Vrdamadhava, a ninth century book also names as ‘Siddhayoga’ with commentary of Sri Kanthadatta/Naraina, dealing exclusively with the treatment of diseases described on the pattern of ‘Madhavaparanamaka’ is a first book of its kind in Ayurveda. Available second edition, albeit scarcely, i.e. ‘Vrndamadhavaparanamaka Siddhayogah’ is based on six manuscripts, amongst which dates of only three mss are mentioned, which range within span of ten years only i.e. between 1628 A.D. to 1638 A.D.. Another available book ‘vrndavaidyaka’ with Hindi translation is based on only one (but different from above) undated ms.
In present book (being published) subject matter from six additional manuscripts ranging from 1427 A.D. to 1788 A.D. thus covering the period of more than 350 years has been included, which gives the glimpse of changes taking place in the pattern of treatment and also its influence on description of mss. Its English translation being published for the first time and inclusion of some important explanations given by commentators makes it more intelligible even to those erudite not able to understand Samkkrita well. The different readings of mss not accepted in the text but given in footnotes render it possible to the reader to ponder over the subject and take his own decision about acceptability of these readings.
In present scenario when world is anxious to know ancient Indian treasure on medical science and Govt. of India also wants to preserve heritage of traditional knowledge, this book is likely to prove a milestone in this direction and be very beneficial for students, teachers as-well-as research workers of Ayurveda.
Prof. P.V. Tewari A.M.B.S., Ph.D. Adi. Med. Suptd. Mata Anandamayi Hospital (a charitable institution), elder sister of Dr. (Mrs.) Asa Kumari daughter of freedom fighters Late Pt. Rama Sankara Tewari a recipient of Tamrapatra and Mrs. Rama Devi Tewari, Ex. Dean faculty of Ayurveda & Ex. H.O.D. Dept. of Prasuti tantra, I.M.S., B.H.U. has produced large number of D.Ay.M./M.D.Ay. And Ph.D. published more than 250 research papers, edited and translated/authored twelve books. She has been associated with academic/administrative bodies of all important research and academic organizations of Ayurveda of the country. Her book Ayurvediya prasuti Tantra and striroga has received good recognition an awards.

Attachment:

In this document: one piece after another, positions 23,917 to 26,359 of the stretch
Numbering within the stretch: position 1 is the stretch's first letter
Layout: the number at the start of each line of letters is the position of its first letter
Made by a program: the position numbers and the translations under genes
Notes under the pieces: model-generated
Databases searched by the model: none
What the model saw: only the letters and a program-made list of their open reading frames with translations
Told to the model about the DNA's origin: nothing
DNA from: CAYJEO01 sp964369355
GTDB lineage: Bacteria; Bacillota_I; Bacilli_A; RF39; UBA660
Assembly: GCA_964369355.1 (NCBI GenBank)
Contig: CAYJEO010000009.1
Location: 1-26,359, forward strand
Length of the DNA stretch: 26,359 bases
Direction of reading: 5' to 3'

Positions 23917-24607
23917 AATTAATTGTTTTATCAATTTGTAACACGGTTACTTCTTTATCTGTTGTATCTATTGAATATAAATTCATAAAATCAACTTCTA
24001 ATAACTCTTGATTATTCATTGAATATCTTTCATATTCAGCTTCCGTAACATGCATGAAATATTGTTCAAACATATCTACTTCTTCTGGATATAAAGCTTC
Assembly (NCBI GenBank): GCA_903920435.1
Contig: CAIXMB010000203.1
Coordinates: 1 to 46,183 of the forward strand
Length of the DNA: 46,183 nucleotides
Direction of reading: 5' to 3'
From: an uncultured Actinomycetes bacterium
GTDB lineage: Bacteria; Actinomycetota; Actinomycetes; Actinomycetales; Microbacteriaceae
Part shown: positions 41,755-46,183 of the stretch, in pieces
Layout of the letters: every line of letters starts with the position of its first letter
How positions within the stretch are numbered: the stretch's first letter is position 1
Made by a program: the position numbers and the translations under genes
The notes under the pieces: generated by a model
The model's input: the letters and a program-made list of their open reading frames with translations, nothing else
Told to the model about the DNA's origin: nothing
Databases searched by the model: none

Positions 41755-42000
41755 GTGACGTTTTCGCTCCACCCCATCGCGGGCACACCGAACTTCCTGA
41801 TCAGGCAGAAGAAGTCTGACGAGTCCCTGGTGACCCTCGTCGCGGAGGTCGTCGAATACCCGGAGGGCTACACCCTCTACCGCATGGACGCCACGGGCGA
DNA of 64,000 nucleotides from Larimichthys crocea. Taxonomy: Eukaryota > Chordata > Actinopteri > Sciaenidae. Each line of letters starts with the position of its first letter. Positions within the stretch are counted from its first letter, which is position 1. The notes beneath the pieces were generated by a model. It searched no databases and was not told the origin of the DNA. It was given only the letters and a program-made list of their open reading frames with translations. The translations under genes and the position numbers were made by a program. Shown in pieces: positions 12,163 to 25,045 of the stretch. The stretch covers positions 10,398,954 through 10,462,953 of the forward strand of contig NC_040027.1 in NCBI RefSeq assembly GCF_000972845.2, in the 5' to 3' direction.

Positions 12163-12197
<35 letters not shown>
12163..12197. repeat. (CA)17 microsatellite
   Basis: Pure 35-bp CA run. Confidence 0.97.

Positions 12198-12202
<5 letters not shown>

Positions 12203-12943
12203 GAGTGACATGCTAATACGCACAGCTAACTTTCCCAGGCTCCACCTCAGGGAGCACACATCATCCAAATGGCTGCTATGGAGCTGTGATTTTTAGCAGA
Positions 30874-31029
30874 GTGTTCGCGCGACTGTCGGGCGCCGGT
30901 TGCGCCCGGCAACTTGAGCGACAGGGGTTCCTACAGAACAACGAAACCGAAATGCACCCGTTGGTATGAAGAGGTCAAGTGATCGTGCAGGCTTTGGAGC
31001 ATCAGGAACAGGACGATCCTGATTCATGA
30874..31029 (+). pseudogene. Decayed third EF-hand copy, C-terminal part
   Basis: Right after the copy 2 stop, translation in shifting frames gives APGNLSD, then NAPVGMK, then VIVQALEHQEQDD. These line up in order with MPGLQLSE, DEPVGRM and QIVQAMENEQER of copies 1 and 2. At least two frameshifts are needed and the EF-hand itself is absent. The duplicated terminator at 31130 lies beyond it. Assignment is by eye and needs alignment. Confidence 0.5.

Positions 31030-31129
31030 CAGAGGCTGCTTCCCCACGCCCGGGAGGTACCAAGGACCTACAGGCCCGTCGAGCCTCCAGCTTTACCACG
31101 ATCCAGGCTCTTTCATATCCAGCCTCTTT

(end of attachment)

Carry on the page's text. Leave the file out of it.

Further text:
Dr. (Mrs.) Asa Kumari M.A., Ph.D. exponent in Samskrita has acquired special experience of working on manuscripts during her work tenure with NISTADS (project on History of Science and technology during Medieval Period). Besides editing then translating one ms of Ayurveda and translating in Hindi and English one mahakavya (Setubandham). She has been writing articles, poems and stories in different journals and magazines on literary, social and cultural subjects. Her source of inspiration has always been ancient Samskrita literature.
Ayurveda is eternal science and art of life. In early age, the wisdom revealed by seers from time to time appeared in the form samhitas, of which those of Caraka and Susruta are more popular representing the school of medicine and surgery respectively. Thereafter the Age of compilation begins probably in Gupta period and became more dominant in about 7th-8th cent. A.D. when Madhava appeared on the scene. The author selected some particular topic and drew material from the pervious sources adding thereto his own experience and contemporary advances. Perhaps Madhava’s work ‘Rugviniscaya’ (on diagnosis) and ‘Madhavacikitsa’ (on treatment) are the top most one in presenting the style and work of this age.